So what's next for Chou Chou? Maybe some volunteer work with children in the library.
I've started the process of certifying Chou as a Therapy Dog. So in addition to going for her own physical therapy, she would be offering help to others.
We could go to nursing homes or hospitals, but right now I am thinking of programs in schools and libraries; children sit and read "to the dogs." Little kids are drawn to Chou and want to pet her and talk about her, and with my experience as a child psychology professor, I think we'd make a good library team.
There are several programs that issue certifications -- and not just for dogs; cats can be therapy animals and even rabbits. There is paperwork to submit: a membership application, and detailed evaluations from her veterinarian and dog trainer.
My first assignment was to make a shadow visit, without Chou Chou, to watch the teams at one of the libraries. Today I went to the Rocklin Library. There were 3 teams (3 dogs and their people). The dogs were large, medium and small, but that was just by chance. There was a reading room, and the dogs lay down on blankets while children came in, chose books, and sat on the floor to read to the dogs. The human team members, called handlers (the dogs' owners), helped the children with difficult words if they stumbled.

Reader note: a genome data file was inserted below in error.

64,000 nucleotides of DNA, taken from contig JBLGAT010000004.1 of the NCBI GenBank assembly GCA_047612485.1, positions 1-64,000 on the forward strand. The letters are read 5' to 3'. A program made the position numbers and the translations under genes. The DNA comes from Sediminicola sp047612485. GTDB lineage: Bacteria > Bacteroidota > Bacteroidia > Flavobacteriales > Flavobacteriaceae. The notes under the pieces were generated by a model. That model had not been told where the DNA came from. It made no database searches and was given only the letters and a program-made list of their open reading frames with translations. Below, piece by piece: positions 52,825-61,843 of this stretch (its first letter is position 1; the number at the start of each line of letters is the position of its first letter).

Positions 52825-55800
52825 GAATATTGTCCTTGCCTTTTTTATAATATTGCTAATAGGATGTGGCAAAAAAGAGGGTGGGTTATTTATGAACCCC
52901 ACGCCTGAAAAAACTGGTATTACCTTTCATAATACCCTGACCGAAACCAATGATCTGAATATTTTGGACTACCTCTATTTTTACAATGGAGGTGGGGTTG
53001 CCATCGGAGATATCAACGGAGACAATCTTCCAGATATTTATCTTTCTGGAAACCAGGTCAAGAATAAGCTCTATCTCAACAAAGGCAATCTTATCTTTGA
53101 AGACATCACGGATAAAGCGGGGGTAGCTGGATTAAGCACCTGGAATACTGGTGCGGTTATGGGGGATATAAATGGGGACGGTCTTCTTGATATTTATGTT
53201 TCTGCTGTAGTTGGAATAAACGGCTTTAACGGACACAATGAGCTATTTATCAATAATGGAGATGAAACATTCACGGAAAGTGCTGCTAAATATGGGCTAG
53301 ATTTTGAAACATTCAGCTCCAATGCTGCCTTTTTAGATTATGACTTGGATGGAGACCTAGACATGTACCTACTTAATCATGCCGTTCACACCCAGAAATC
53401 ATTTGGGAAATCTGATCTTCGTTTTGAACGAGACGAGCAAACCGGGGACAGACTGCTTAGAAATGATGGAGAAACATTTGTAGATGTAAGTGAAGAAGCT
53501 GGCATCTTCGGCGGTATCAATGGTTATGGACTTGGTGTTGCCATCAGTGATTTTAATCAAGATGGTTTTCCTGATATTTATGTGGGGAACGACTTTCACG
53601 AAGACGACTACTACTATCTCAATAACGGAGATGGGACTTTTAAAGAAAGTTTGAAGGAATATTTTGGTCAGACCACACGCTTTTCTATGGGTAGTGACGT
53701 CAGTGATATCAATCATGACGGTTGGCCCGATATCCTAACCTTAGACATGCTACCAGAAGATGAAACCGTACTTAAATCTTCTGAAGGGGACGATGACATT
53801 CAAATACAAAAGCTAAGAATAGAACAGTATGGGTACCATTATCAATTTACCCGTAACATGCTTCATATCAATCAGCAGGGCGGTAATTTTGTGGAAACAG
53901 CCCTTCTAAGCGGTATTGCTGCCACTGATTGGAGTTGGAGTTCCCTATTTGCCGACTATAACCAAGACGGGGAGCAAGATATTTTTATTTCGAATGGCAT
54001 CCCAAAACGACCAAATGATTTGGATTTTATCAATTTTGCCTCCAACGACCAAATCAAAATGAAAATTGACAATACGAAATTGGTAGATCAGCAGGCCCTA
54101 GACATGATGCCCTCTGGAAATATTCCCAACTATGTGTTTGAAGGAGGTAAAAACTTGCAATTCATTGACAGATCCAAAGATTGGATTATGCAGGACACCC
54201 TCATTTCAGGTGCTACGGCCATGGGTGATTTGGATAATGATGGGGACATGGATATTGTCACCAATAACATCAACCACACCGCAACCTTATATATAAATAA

The Children's Librarian had chosen books about dogs and featured them on 2 tables in the reading room, although the children were free to bring in any books they wanted to read. The dogs weren't fussy about what stories they heard and two of them fell asleep. The reading program lasted one hour.
I don't know how old the 3 dogs were, but it surprised me that they never tried to interact with each other. Will Chou be able to do this? When she went to dog training classes, or handling classes, she wanted to play with the other dogs rather than pay attention. Even waiting in a veterinary office, she gets into her puppy bow and tries to engage the other dogs in play. But, she did earn her AKC Canine Good Citizen title last year, so I think she can do this.
The next step is attending the monthly meeting with Chou Chou (and the other teams with their dogs). Then there will be an orientation for new teams in June, and a formal evaluation later this summer. What could be more fun than volunteering in the community and being able to take Chou along?
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